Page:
Rodríguez: Enrollment is rebounding at San Jose community colleges
San Jose City College student Elton Bangu is pictured in this file photo.

    It is no secret that California Community Colleges experienced a significant decline in enrollment during the COVID-19 pandemic. There are numerous reasons for this and just as many different ways the state’s 116 community colleges are working to address the decline.

    Community colleges play a vital role in our local and regional economies, and it’s important that we rebuild the pipeline of highly qualified and well-trained workers coming from community colleges and entering our workforce.

    At San Jose City College (SJCC) and Evergreen Valley College (EVC) we also saw significant declines in enrollment during the pandemic, but this spring our enrollment has rebounded. Our preliminary data indicate a large increase over last spring—the first semester to show a year-over-year increase since the start of the pandemic.

    With leadership beginning with our Board of Trustees, regaining lost enrollment has been a point of emphasis throughout San Jose – Evergreen Community College District this academic year. We have invested significant time and energy into innovative recruitment and retention strategies that have clearly had an impact.

    Among the successful strategies was a free tuition program that provided free tuition and zero fees to qualifying students enrolled in at least six units at EVC or SJCC. At EVC, students taking 15 or more units also received up to $1,500 toward textbooks and course materials.

    A statewide survey of students conducted last fall found that nearly one-third of prospective new students and previously enrolled students said they could not afford college. The free tuition program addresses the issue of affordability for many local students.

    Enrollments in our district have increased across fields of study and among all racial and ethnic groups. About one-third of courses remain online in response to student feedback. We know from surveys that our students want options, so we have built our schedule with intention to make sure we are meeting the needs of our entire community.

    While the sizeable enrollment increases we are seeing locally this spring may be outliers, many community colleges across the state and nation are also seeing their enrollment go up—or at least begin to flatten out—this spring.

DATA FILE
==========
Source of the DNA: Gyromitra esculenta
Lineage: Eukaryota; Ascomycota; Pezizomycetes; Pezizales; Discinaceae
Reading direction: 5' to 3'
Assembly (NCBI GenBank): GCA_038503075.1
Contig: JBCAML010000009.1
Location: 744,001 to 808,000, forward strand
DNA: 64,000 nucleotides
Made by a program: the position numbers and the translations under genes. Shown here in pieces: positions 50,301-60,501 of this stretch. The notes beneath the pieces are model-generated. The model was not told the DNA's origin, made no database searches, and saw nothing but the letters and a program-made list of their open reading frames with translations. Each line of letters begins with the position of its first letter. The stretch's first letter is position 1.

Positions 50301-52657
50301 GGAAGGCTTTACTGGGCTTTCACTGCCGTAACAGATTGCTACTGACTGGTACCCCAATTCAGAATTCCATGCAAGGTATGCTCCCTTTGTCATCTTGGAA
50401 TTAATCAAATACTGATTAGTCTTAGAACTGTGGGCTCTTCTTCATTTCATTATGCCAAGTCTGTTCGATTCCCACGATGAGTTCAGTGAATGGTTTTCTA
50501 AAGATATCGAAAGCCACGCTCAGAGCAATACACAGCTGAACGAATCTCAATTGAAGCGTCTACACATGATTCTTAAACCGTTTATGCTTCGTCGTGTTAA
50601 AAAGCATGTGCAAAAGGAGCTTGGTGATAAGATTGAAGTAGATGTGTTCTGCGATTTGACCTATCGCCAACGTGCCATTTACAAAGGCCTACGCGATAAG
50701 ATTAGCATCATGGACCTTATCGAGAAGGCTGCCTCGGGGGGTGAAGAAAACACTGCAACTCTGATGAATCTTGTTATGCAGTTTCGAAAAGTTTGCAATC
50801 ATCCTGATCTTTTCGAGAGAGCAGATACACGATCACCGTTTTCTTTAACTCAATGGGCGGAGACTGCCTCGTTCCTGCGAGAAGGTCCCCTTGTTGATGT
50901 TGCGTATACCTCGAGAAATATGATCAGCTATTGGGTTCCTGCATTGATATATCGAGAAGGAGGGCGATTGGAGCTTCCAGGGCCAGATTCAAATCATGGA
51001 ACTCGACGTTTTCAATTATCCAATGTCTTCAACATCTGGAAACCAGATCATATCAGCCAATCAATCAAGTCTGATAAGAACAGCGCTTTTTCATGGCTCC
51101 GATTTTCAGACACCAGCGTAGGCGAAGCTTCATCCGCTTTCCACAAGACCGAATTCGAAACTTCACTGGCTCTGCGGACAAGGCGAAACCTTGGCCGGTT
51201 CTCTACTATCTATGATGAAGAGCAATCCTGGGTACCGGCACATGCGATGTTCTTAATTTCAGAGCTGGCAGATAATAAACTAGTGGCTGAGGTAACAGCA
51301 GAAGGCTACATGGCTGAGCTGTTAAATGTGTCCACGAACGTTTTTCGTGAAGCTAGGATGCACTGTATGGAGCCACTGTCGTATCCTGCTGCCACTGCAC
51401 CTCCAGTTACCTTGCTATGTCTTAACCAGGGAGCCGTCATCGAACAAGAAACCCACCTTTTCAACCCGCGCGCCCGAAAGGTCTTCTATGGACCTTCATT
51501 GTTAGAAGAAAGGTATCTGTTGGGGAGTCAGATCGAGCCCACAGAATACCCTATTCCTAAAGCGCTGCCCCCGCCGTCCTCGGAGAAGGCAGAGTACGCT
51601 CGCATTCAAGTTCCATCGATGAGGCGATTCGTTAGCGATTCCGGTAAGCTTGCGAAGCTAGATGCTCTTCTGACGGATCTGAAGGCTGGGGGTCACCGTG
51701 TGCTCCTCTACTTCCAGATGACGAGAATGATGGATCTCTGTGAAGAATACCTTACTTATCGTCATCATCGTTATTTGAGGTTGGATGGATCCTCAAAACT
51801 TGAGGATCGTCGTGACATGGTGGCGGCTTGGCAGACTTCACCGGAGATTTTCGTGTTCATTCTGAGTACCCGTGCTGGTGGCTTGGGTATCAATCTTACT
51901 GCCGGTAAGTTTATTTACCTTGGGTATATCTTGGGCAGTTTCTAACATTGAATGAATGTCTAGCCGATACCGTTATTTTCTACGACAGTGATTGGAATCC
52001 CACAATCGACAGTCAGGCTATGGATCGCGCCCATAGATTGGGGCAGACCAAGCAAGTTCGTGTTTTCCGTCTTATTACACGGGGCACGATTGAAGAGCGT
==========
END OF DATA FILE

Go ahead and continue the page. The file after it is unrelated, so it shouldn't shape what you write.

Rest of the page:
Despite these increases, however, there are some who feel that colleges have not done enough to regain lost enrollments. In fact, during a recent state budget briefing call with the California Department of Finance (DOF), a DOF staff member indicated that they had heard anecdotally that some college presidents had not been focused on improving enrollment.

    This claim is blatantly false and patently absurd in a state where colleges are largely funded based on enrollment. I have had conversations with many community college executives from around the state and every one of them has indicated that increasing enrollment is one of their priorities. It is concerning that DOF staff would make such claims without providing any evidence to support them.

    Understanding the importance of increasing community college enrollment, Gov. Gavin Newsom in January included $200 million in one-time funding for enrollment and recruitment in his budget proposal. Unfortunately, the governor called for that money to be repurposed from a fund for deferred maintenance and the purchase of instructional equipment.

    Although well-intentioned, using deferred maintenance and instructional equipment funds to support enrollment strategies could have unintended consequences, particularly for the many districts that have already invested in planning for deferred maintenance projects or instructional equipment purchases.

    In order to keep the statewide enrollment improvements on track while ensuring that students are learning in safe and modern facilities with state-of-the-art equipment, I urge the governor and legislature to work together to create a solution where enrollment growth can be prioritized, but not at the cost of jeopardizing deferred maintenance, instructional equipment, and other necessary items.

    San José Spotlight columnist Raúl Rodríguez is Interim Chancellor of San Jose-Evergreen Community College District, which operates San Jose City College, Evergreen Valley College, the Milpitas College Extension and the Community College Center for Economic Mobility. His columns appear every first Wednesday of the month. He can be reached at [email protected]

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